Wu-Tang Clan’s resident oddball Ol’ Dirty Bastard was on welfare and wasn’t afraid to let the world know. Rejecting nouveau riche posturing, unlike his mainstream rap peers, the Brooklyn native wore public assistance as a badge of honor on the front cover of his seminal 1995 debut, Return to the 36 Chambers: The Dirty Version. In all his wild-eyed glory, hip-hop’s ghetto superstar became the antithesis of traditionalist rappers and blankly stared into America’s judgment of welfare. Pocketing a hefty $45,000 advance from his record label, ODB represented his rugged origins with a defiance that would last throughout his entire career.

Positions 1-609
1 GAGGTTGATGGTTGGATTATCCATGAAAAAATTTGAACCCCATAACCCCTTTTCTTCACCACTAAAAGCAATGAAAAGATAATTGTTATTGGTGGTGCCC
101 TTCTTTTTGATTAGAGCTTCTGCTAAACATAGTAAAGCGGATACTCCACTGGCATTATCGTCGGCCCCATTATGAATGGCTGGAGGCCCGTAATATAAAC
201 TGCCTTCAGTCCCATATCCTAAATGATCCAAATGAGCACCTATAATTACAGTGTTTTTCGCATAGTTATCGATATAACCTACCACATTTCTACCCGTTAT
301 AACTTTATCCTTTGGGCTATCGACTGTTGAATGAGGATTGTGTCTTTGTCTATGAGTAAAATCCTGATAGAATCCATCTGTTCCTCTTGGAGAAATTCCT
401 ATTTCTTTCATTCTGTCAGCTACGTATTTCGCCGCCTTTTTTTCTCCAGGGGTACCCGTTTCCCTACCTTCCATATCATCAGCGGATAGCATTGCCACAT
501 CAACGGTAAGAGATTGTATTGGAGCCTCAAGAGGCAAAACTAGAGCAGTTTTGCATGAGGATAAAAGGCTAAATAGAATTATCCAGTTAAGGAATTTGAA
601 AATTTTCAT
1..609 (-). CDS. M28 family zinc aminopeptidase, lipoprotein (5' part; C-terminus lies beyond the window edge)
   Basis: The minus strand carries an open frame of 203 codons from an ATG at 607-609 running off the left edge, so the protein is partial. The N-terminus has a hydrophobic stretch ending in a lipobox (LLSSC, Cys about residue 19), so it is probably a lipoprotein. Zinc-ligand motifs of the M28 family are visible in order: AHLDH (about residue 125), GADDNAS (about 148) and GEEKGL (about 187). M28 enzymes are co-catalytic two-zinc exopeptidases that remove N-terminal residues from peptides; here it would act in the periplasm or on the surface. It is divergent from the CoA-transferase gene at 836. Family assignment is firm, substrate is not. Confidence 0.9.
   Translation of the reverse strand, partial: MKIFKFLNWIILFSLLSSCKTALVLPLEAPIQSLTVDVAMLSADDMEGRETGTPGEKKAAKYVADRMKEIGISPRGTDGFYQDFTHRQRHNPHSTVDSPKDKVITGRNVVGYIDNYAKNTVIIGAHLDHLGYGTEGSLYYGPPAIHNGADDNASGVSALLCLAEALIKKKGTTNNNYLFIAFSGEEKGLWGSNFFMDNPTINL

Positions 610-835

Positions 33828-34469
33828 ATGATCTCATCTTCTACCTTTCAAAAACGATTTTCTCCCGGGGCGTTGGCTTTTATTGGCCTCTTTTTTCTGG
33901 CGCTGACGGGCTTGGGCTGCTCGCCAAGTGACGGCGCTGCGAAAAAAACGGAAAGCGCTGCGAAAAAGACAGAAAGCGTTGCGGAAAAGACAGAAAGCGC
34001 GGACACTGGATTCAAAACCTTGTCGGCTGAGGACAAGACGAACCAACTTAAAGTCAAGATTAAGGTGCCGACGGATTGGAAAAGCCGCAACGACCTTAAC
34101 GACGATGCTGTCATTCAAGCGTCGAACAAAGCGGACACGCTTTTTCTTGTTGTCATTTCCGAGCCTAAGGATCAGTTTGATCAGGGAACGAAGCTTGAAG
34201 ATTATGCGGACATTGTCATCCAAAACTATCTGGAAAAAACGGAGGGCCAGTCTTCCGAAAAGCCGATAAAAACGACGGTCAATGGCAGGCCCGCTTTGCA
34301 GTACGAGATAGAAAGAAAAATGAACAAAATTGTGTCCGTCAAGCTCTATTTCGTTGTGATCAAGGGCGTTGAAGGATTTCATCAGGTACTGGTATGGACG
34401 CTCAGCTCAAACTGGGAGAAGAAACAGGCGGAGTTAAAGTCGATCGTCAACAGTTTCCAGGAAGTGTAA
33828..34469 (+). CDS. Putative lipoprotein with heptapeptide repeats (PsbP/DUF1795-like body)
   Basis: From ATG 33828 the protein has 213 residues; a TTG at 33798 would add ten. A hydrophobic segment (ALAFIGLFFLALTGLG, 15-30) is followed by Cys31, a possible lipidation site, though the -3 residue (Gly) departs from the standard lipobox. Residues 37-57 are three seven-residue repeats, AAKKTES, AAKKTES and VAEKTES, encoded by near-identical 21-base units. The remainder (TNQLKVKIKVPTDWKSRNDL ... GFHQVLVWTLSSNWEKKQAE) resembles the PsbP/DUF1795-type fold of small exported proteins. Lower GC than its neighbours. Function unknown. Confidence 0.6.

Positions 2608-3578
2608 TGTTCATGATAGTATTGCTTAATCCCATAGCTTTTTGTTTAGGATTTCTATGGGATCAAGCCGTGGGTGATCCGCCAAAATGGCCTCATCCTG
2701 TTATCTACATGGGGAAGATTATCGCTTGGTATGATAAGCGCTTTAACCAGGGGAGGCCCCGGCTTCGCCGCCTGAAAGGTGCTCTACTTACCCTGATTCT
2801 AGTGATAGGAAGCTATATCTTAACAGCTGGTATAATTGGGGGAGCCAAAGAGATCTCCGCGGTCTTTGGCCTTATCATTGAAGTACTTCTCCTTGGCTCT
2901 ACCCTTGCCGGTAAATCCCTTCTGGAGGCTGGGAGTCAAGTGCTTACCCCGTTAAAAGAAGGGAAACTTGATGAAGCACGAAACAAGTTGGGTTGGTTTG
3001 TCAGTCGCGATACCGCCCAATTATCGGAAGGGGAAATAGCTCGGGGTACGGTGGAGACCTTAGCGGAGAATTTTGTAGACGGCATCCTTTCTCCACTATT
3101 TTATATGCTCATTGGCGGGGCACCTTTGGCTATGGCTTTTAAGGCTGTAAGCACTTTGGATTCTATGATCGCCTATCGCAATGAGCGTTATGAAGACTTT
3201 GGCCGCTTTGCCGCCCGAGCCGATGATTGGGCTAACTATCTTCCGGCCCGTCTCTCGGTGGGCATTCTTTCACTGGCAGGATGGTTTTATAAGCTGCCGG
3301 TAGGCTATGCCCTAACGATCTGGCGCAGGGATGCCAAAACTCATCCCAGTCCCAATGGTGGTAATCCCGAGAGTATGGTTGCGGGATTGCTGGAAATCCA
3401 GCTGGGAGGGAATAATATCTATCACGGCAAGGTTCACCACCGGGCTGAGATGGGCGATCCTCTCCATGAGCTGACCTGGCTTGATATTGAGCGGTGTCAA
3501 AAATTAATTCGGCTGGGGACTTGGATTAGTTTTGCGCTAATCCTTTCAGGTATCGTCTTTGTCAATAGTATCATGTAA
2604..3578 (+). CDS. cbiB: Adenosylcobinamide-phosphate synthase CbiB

ODB’s chaotic originality made him a pantheon amongst hip-hop greats, even to those who didn’t understand at first listen. In the beginning was the Return.